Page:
Welcome to Breaking the Blueprint — a blog series that dives into the unique business challenges and opportunities of underrepresented business owners and entrepreneurs. Learn how they’ve grown or scaled their businesses, explored entrepreneurial ventures within their companies, or created side hustles, and how their stories can inspire and inform your own success.
White-owned businesses receive an average of $18,500 in outside equity at funding, compared to just $500 for Black-owned businesses.
On top of that, it can also be challenging for Black entrepreneurs to find mentorship, resources, and even community with other business owners with their shared experiences.
Thankfully, there are cities where Black entrepreneurs, past, present, and future, thrive and have access to the resources and support they need. Read on to discover five of the top cities for Black entrepreneurs.
Sometimes called the Chocolate City, Washington D.C. was the first majority Black major city in the United States in 1957.
Its Black population has lessened since then, but LendingTree ranks it the second-best city for Black Entrepreneurs, with 8,649 of its 111,872 businesses being Black-owned with an average revenue of 95,230 (according to IncFile).
Black entrepreneurs in the city have access to various programs, resources, and support, like the Greater Washington DC Black Chamber of Commerce, Black Owned Small Business Expo, and the Washington Area Community Investment Fund.
It’s also home to HBCU Howard University, where HubSpot has made significant investments in helping students with entrepreneurial interests develop their skills, some of whom might be interested in working for a new business venture.
Houston, Texas, is the birthplace of Beyoncé and Megan Thee Stallion, two famous Black women with successful entrepreneurial ventures.
Almost four thousand of over 111,041 businesses in the city are Black-owned, but the city makes up for it in its offerings. For example:
The Black Marketing Initiative brings Black entrepreneurs through a training, mentoring, and networking program to help them succeed.
Dubbed the Black Mecca, Atlanta is home to famous Black entrepreneurs like Rick Ross and Cardi B. In a city of 113,110 businesses, 7,539 (6.75%) are Black-owned, meaning that there is a community of Black entrepreneurs that already live there.
Atlanta also has ample resources and opportunities for Black business owners, like the Atlanta Black Chambers, the University of Georgia Office of Small Business Development’s Multicultural Business Division, and events like WeBuyBlack that champion Black-owned businesses and their products.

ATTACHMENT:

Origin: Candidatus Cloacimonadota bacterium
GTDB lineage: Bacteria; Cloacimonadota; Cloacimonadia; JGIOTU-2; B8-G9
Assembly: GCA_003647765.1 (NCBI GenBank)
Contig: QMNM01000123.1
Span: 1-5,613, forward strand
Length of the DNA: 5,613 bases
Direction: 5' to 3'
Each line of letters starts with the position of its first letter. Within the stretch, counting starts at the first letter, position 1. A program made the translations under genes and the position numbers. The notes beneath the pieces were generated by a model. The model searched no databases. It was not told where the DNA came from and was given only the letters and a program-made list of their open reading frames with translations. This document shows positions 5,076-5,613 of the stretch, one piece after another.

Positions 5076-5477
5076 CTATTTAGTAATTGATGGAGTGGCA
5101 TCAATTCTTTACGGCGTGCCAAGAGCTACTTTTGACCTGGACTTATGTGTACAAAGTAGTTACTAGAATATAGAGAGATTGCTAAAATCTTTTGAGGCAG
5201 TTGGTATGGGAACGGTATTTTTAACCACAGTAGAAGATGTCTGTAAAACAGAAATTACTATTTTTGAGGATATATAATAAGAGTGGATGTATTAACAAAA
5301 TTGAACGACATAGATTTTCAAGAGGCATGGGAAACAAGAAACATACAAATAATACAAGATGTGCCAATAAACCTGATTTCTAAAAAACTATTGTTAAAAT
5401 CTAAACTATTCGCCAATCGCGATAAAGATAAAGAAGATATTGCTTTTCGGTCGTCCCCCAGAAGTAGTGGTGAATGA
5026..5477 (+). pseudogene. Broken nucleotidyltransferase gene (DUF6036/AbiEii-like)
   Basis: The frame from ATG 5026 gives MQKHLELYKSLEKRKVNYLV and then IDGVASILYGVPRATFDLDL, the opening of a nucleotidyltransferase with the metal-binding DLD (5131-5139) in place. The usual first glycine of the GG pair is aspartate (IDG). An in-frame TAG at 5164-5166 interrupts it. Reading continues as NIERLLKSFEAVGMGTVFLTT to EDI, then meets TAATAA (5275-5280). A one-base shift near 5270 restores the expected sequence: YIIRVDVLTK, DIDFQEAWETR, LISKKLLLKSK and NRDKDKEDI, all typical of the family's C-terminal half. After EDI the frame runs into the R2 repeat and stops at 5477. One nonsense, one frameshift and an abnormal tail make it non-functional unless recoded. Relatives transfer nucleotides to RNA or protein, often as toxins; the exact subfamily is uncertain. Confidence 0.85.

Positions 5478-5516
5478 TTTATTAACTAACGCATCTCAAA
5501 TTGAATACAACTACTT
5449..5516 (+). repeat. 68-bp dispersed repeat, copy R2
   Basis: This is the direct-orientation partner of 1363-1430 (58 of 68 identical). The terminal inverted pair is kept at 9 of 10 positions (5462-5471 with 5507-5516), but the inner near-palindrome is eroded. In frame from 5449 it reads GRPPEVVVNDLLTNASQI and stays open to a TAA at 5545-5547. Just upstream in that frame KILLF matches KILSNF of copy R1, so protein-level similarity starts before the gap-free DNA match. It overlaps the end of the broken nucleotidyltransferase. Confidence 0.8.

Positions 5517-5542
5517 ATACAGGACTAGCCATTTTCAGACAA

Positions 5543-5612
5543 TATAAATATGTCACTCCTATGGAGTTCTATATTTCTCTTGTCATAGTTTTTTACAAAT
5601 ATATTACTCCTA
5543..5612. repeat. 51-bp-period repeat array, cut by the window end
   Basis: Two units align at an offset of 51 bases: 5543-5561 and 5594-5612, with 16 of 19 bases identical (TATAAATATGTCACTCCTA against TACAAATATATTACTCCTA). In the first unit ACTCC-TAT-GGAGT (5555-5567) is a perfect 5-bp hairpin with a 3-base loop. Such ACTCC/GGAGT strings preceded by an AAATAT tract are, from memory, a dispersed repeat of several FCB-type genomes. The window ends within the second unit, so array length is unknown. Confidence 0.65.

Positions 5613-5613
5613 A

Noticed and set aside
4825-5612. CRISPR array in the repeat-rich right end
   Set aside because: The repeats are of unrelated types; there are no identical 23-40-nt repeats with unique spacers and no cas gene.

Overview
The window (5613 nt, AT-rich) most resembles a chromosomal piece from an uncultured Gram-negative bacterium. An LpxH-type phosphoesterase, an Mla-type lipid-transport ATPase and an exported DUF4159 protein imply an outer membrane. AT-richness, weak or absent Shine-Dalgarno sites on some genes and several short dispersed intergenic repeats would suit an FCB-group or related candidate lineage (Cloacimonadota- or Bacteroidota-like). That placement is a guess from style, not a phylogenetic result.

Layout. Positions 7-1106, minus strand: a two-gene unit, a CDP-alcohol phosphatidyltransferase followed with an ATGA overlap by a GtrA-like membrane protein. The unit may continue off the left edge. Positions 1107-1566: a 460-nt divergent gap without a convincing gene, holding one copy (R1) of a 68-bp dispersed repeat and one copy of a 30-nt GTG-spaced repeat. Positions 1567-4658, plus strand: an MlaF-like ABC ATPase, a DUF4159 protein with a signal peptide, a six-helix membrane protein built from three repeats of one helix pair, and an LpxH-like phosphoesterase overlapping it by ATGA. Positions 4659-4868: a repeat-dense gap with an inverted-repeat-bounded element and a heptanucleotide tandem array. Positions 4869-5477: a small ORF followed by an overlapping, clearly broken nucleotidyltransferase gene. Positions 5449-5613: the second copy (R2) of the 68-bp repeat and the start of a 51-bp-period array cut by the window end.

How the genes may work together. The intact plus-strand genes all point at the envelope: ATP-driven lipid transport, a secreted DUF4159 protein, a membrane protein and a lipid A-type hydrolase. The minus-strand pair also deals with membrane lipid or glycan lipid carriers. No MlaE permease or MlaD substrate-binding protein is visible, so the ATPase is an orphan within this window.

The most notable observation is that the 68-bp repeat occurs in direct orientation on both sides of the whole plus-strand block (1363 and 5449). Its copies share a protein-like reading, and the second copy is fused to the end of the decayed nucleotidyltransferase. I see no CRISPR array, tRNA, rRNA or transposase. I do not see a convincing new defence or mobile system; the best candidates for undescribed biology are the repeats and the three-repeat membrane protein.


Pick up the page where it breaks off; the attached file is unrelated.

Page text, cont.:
Morehouse College and Spelman College, two HBCUs, are also in the city, so recent business and entrepreneurship graduates eager to learn and make an impact are likely open to advancement opportunities.
Charlotte, North Carolina’s biggest city, is home to the Mecklenburg Investment Company, the first Black financed and occupied building in the city. When it first opened it housed numerous Black businesses, and the area around the building became known as Black Wall Street as businesses prospered.
With such a rich history of Black entrepreneurship, Charlotte is worth considering for entrepreneurs looking to establish roots and grow their businesses — 14,000 Black entrepreneurs have already done so.
Organizations like the North Carolina Black Entrepreneurship Council and Black Business Owners of Charlotte offer support, community, advice, and representation from those with similar experiences. The city is also home to BLCKTECHLT, a business that assists startups in bringing their ideas to market, helping with branding, funding, finding resources, and mentoring opportunities.
The Jackson Ward Neighborhood of Richmond, VA, is one of the first Black Wall Street communities. Richmond’s Maggie Lena Walker was the first African-American woman to charter a bank and serve as bank president.
This entrepreneurial community is still prevalent and thriving, and LendingTree has ranked it third in its list of best cities for Black entrepreneurs, with 7% of businesses in the city being Black-owned and a 79.54% startup survival rate for the state of Virginia.
Entrepreneurs in Richmond will also find support and community in the Northern Virginia Black Chamber of Commerce, Virginia Black Business Expo, BLCK Street Conference, and the Jackson Ward Collective, which connects Black entrepreneurs with the resources they need to achieve their goals.
One of the essential things for Black entrepreneurs is having community support from people with shared experiences. Take stock of what is most important to you as you start your new venture — all of the cities on this list have a lot to offer and might just be the birthplace of your successful business.